Like many Japanese families, the Sakakis share their bath water each evening. Their high-tech bath includes a temperature control mechanism and panels to trap the heat.

Like many Japanese families, the Sakakis share their bath water each evening. Their high-tech bath includes a temperature control mechanism and panels to trap the heat.

All of these technological innovations mean Japan is poised to emerge from the global recession with great economic potential. It also means that the Sakaki household has some very cool gadgets: a refrigerator with several different drawers in order to separate perishable items and save energy, a floor that heats up in the winter, and a bath that talks to them.

PPIC Analyst: Start Adapting Now to Climate Change

This is a guest post from Louise Bedsworth, research fellow at the Public Policy Institute of California.  She and PPIC Research Director Ellen Hanak are co-authors of the report: “Preparing California for a Changing Climate,”  which we wrote about here last month. The report discusses the challenges that climate change poses for a number of the state’s environmental and resource institutions and how well prepared we are for addressing these challenges.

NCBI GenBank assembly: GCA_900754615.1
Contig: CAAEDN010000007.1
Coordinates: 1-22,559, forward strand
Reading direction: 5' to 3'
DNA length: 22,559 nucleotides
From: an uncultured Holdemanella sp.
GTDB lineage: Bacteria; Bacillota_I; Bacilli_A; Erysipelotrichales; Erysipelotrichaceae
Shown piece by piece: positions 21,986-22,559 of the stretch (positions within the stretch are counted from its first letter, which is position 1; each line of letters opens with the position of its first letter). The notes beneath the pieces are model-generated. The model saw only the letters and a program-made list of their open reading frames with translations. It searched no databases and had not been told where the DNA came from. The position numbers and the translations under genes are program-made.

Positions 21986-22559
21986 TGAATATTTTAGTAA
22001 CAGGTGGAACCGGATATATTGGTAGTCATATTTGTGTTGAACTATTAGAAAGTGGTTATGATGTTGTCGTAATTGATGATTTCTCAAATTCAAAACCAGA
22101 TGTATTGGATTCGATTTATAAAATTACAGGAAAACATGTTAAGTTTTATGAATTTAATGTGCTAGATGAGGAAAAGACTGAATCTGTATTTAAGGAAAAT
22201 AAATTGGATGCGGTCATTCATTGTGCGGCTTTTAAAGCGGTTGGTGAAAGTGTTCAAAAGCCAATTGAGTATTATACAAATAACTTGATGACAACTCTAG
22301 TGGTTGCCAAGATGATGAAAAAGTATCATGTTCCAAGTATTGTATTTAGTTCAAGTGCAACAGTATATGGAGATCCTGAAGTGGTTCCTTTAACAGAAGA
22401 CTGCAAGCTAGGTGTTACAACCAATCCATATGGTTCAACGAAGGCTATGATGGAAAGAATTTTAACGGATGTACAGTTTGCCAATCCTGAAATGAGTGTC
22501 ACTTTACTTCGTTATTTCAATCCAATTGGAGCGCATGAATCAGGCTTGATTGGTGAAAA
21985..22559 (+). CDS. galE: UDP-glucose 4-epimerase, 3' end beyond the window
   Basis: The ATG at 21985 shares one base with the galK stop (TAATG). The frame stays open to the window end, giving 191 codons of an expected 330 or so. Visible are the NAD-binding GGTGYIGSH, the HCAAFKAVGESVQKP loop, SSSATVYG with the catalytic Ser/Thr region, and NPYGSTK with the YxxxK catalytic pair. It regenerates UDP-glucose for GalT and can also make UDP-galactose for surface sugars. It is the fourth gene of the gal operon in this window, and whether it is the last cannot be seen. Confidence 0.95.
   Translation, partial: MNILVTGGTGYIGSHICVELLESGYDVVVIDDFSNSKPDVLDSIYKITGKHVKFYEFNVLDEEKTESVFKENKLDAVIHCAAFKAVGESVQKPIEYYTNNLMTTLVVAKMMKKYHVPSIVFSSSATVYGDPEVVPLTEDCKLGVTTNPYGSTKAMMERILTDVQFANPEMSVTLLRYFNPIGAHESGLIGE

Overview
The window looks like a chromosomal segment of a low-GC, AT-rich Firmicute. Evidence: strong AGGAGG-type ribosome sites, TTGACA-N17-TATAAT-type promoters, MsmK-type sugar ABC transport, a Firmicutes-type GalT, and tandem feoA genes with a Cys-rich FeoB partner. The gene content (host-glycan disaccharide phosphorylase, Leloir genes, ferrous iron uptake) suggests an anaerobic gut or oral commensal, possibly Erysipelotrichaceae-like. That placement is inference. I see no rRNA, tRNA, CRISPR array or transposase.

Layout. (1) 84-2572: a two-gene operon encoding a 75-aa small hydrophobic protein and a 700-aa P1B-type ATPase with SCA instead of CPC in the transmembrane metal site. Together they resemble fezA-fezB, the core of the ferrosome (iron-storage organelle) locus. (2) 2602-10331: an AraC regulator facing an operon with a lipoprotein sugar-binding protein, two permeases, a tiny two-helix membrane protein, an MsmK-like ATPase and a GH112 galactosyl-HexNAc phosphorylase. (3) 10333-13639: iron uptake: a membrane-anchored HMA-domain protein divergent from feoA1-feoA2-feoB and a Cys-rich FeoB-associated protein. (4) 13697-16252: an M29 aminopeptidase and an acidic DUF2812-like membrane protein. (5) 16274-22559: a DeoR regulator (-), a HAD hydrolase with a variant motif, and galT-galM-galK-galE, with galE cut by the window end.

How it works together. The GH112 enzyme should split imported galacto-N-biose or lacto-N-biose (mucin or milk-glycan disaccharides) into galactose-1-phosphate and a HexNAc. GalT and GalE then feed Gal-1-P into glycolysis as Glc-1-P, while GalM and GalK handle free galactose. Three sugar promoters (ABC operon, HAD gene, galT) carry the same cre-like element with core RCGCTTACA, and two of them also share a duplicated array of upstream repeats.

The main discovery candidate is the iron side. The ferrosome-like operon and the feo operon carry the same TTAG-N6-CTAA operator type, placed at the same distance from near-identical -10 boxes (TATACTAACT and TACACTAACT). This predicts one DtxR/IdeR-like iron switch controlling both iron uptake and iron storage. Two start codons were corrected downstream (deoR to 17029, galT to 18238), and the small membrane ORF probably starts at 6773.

What is adaptation to climate change and why do we need it now?

We have discussed our report on preparing for climate change with a variety of audiences over the past several weeks, beginning with a half-day event in Sacramento on December 2nd that included state leaders, representatives from environmental organizations, and city officials from all over California.  We found that while the topic of adaptation can seem to be all doom and gloom, there are several programs in place and underway that should help California prepare for the effects of climate change that we can’t prevent. One important question that keeps coming up at these events is why we need to be thinking about adapting to global warming now that the state has focused on fighting it.

Adaptation, or climate change preparedness, refers to the adjustments that can be made to help to cope with the effects of climate change.  These impacts include higher temperatures, accelerated sea level rise, and disruptions to the state’s water supply, all of which have real consequences for California.  For example, the San Francisco Bay Conservation and Development Commission has prepared maps showing what the Bay would look like with one meter of sea level rise.  These maps show the significant impacts on San Francisco Bay communities and infrastructure, including inundation of the region’s airports and Silicon Valley.